Having the best product or service is not enough to increase sales. Whether you are a marketing person or a business owner you should know what a sales funnel is and learn how to use them effectively.
What Is A Sales Funnel?
A sales funnel, also called a conversion funnel, refers to the process by which leads are converted to customers. For example, the amount of visitors your company’s website gets might be large, but with leads dropping off at various stages in the conversion process, the converted count will be much smaller than the initial visitor count. There are many services available to create conversion-optimized landing pages, like ClickFunnels.
Stages Of Sales Funnel
The first stage in a sales funnel is awareness. The prospect will be looking for solutions to his or her problems and find you via search engines or social media.
During this stage, the prospect will find your services useful and show his or her interest by joining the email list or following you on social media.
In this stage, prospects consider purchasing your services or products. Automated emails can be used to remind prospects about the services.
The number of prospects who reach this stage will be fewer than those who started at stage 1. This is the state where the sale is completed.
Sales Funnel Example
Let’s say I’m creating a sales funnel for a dentist, this is what the funnel might look like:
Step 1: Awareness
Creating awareness is the first step in any sales funnel. Think about the target audience. Who will visit a dentist? Patients with dental problems, right? How you can reach that target audience? The most effective and best way is to give them something valuable for FREE.
It can be a blog article or an ebook. For example, a blog post about the proper way to brush the teeth may be helpful. The target audience will search for information about brushing teeth and they will land on the website and learn about the dentist who wrote the blog article.
Step 2: Interest
At this stage, I have to collect information about prospects who are really interested. For our dentist example, I would design a landing page using ClickFunnels and use it to get the required audience information. Prospects might be willing to submit their information for a free dental X-Ray.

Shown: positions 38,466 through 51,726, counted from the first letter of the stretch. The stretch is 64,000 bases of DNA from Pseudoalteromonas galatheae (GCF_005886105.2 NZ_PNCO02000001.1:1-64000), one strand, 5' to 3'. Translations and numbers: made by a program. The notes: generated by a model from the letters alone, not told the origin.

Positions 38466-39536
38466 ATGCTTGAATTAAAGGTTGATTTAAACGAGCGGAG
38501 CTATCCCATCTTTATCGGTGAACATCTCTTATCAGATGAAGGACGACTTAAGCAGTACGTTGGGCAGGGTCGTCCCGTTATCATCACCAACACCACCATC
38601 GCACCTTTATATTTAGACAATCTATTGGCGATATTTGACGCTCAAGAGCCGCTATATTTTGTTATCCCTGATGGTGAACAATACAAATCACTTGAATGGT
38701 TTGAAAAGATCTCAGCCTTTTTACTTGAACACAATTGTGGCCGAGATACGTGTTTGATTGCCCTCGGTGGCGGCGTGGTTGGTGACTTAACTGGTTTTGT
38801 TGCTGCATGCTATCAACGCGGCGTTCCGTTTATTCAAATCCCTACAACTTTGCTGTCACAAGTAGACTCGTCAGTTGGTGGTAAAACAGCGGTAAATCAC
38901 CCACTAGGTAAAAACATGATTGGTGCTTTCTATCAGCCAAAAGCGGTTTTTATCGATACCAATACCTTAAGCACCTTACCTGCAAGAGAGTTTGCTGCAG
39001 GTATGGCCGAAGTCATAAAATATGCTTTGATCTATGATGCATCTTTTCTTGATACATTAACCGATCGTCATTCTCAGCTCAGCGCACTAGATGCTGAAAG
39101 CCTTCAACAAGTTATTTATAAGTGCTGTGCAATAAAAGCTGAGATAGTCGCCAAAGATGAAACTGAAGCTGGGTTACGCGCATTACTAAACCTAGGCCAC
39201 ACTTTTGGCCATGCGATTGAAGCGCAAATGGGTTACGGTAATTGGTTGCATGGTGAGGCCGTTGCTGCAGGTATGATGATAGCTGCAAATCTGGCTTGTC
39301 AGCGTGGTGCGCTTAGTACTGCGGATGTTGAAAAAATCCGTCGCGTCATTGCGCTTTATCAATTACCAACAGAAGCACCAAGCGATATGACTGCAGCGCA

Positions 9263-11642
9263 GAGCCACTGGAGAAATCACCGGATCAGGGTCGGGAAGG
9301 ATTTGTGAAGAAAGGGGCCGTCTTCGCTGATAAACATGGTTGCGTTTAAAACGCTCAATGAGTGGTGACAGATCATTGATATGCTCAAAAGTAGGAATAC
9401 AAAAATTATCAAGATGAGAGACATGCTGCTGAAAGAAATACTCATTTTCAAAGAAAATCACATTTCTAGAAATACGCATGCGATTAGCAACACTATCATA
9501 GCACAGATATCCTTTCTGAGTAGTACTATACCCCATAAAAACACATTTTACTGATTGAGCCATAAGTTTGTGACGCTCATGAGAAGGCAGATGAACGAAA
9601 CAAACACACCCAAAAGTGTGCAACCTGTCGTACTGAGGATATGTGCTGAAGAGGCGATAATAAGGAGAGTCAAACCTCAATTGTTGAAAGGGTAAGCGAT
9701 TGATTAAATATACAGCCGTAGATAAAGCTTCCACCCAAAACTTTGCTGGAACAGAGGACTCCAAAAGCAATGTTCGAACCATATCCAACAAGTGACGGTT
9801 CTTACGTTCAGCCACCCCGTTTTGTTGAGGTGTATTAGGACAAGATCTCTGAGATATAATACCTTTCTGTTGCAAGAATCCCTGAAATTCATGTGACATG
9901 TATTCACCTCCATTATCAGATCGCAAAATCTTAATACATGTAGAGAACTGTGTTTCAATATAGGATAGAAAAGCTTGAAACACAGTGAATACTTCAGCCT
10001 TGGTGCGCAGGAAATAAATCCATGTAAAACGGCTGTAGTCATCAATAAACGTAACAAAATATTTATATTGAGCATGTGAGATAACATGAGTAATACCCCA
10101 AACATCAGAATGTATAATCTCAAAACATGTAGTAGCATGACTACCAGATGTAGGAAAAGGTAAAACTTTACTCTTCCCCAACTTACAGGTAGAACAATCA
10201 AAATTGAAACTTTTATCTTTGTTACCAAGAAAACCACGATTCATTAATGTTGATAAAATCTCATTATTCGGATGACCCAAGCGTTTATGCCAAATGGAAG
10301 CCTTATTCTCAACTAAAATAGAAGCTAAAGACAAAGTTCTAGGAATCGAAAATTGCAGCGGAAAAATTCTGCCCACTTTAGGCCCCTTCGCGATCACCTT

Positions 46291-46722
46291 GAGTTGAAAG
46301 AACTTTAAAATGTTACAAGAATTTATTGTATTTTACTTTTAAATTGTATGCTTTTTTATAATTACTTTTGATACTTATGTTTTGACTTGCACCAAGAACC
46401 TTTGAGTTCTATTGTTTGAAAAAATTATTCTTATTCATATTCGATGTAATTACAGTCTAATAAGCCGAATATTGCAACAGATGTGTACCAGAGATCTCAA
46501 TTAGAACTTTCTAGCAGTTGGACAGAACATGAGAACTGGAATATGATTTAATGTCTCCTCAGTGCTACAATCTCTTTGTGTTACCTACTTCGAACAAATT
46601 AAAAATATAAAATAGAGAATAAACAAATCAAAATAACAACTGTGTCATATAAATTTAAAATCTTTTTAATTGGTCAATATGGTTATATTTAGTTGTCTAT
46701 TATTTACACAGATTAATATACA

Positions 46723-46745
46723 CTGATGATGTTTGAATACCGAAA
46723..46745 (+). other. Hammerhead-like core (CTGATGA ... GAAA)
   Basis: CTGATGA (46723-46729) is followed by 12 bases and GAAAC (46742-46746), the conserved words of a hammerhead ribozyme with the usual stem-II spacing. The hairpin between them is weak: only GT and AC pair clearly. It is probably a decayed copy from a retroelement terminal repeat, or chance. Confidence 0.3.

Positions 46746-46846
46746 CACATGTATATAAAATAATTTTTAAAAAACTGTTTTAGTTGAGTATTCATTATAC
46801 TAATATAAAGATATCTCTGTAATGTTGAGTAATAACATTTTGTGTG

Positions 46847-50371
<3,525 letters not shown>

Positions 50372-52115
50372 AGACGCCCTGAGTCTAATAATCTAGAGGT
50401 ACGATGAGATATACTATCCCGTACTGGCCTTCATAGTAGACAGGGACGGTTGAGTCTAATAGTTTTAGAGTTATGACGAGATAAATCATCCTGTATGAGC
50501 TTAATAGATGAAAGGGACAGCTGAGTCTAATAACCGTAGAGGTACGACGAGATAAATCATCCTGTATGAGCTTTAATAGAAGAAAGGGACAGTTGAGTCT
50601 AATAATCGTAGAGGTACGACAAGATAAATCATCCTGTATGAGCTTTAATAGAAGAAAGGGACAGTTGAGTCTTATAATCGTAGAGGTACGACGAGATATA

Step 3: Soft-selling
As I have mentioned in the beginning, it is normal for the conversion rate to be less than initial visitor rate, as prospects will likely drop off throughout the process. To help salvage these drop offs, I will design a special soft-sell lead magnet (without being salesy) to collect information from visitors who did not convert on step 2.
Step 4: Scheduling appointment
Simply growing an email list is not my ultimate goal with this sales funnel. A dentist will need to get more appointments, and that is the sole purpose of the sales funnel. So for this stage I will create an ad for the prospects who are converted in step 2 and step 3 to encourage them to schedule an appointment.
Step 5: Retargeting
If you are observing this process you might find out that leads that drop off during step 4 are high-quality leads. They should be converted into customers since they are interested in the services and reached up to step 4. To try once more to get them to convert, I will retarget them with ads or emails highlighting the reviews and awards received by the dentist. The chances of conversion will be high since the ad is targeted for a specific audience who is already aware of the services.
I hope this example is easy to understand and will help you see how you can apply sales funnels to your own business. If you want to increase sales, you should generate quality leads, nurture them with useful freebies or deals and convert them into customers.